A little more on the writer, for the Classics Challenge: Margaret Kennedy was born in London in 1896, and attended Cheltenham Ladies' College, a school not unlike her Cleeve in The Constant Nymph:
The staff were not at all strict; for the most part they were lively young women, fresh from the University, with a strong faith in hockey and the prefectorial system.
Margaret Kennedy
She was amongst the earliest of a line of notable novelists (Winifred Holtby and A.S. Byatt to name but two) who attended Somerville College in Oxford, where she read Modern History, but her first book was a history text. I struggled to find a picture of her. She seems to have been both a comfortable part of the establishment (she married a barrister in 1925) and a forward thinker: while her female characters aren't career women as, for instance, Sarah Burton in Winifred Holtby's South Riding, they are independent thinkers who expect moral autonomy even if their actions are circumscribed by society. She's a sharp observer of the foibles of both men and women - I can't help imagining that she must have had to bite her tongue a good deal in company, and it might have been something of a relief to write her incisive prose. Remarkably, considering some of subject matter she touches on, she always avoids the slightest hint of vulgarity or prurience (I can just hear a critic in the 1930s making that same assertion!) or even the suggestion that there are things a "lady" shouldn't know about; equally, however, there's no sense of a dispassionate detachment from her description of Sanger's menage, or Tony's behaviour with Birnbaum. With Kennedy you get a feeling that good writing transcends all.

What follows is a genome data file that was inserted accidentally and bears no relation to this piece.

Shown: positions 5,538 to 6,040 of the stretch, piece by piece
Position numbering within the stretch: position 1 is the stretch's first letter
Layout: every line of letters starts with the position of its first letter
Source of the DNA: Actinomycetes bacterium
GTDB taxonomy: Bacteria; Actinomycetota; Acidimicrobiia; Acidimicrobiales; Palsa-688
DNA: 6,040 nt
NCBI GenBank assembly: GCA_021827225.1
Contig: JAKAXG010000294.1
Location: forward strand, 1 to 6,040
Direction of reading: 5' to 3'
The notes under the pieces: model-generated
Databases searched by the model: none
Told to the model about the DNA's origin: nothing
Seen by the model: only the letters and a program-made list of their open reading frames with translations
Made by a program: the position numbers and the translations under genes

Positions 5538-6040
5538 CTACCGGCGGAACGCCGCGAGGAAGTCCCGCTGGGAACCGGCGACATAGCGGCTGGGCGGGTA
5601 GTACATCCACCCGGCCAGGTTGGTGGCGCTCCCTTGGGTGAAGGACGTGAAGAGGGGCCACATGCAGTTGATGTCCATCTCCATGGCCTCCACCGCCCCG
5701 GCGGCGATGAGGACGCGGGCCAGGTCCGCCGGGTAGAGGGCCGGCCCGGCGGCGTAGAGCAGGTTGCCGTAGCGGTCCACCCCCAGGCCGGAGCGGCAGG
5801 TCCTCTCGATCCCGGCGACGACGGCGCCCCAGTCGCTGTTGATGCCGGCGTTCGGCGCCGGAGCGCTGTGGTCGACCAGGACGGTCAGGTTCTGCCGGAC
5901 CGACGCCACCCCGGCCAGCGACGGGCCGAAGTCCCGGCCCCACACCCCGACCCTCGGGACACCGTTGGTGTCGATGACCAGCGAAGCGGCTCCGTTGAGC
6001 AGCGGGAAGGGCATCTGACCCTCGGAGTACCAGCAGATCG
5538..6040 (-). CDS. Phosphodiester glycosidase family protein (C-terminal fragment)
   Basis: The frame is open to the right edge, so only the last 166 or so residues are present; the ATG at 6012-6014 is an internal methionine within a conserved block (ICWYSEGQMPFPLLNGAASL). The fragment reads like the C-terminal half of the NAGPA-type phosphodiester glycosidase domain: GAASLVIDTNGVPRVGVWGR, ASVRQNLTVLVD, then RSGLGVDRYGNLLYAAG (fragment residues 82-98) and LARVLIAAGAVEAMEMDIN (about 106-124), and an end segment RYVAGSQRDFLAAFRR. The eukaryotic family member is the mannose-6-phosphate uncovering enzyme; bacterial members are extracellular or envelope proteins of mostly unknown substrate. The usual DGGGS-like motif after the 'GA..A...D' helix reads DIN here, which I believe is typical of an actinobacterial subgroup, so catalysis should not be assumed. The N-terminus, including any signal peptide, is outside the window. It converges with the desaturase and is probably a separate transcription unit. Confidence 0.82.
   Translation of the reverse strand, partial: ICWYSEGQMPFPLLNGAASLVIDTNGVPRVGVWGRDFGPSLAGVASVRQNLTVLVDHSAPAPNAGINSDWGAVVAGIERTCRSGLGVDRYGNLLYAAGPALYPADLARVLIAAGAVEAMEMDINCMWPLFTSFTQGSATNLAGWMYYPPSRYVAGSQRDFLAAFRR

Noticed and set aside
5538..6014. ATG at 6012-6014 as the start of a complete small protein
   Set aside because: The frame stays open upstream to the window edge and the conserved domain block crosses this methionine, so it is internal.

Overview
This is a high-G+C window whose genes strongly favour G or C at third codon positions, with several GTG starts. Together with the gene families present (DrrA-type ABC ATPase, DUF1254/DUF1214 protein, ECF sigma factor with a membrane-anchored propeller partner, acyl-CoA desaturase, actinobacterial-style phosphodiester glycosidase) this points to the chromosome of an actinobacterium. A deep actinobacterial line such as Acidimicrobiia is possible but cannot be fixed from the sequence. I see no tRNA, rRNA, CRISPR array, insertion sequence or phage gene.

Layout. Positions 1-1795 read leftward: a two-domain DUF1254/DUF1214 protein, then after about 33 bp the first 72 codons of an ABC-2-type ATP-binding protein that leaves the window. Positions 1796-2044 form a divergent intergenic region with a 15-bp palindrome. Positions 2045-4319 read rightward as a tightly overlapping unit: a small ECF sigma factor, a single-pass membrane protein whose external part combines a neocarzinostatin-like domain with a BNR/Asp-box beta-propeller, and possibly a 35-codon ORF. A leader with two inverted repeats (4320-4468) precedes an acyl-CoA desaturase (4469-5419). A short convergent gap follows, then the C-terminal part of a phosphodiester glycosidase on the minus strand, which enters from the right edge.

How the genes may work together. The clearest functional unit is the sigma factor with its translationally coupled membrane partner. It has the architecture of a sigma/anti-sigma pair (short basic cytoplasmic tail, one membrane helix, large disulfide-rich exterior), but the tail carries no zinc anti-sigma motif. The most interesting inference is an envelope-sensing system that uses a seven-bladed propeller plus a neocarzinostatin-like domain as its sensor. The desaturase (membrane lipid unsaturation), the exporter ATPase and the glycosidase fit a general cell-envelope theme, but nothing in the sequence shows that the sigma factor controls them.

1. Sounds really good, although I can understand why you think readers might have reservations. Fourteen is awfully young, but now that I've been forewarned, I will be prepared for the shock.

  2. I never heard of Margaret Kennedy. She sounds like an excellent novelist. I will check her out.

  3. Margaret Kennedy is an author new to me, too but your post makes me want to make her acquaintance.

  4. Emily, when I first heard the play I was a lot closer in age to Tessa than I am now! which made me able to empathise with her, and I probably thought Lewis was romantic and tortured - reading it now, I can sympathise with her and feel quite impatient with him.

    Judaye and Cat, VMC also publish The Ladies of Lyndon which I've read and recommend.

  5. What a lovely review. I've wanted to read this for ages, but knew nothing about the author. I have a huge gap in my knowledge when it comes to female writers from the first part of the 20th century, and was trying to catch up, but I'be been sidetracked back to older writers - including Maria Edgeworth's Castle Rackrent for this classics challenge.

  6. I'm another one who hadn't heard of Kennedy - thank you for bringing her to my attention. She sounds like someone I'd really appreciate.

  7. Chris, you've some very good writers to look forward t!

    Nymeth, I think you would really like her.

  8. I'll have to check this book out. I've never heard of her, but she's quite lovely. Not many of the classics writers are, for some reason! And I love the name Tessa. My whole comment sounds shallow, but truly I'm not!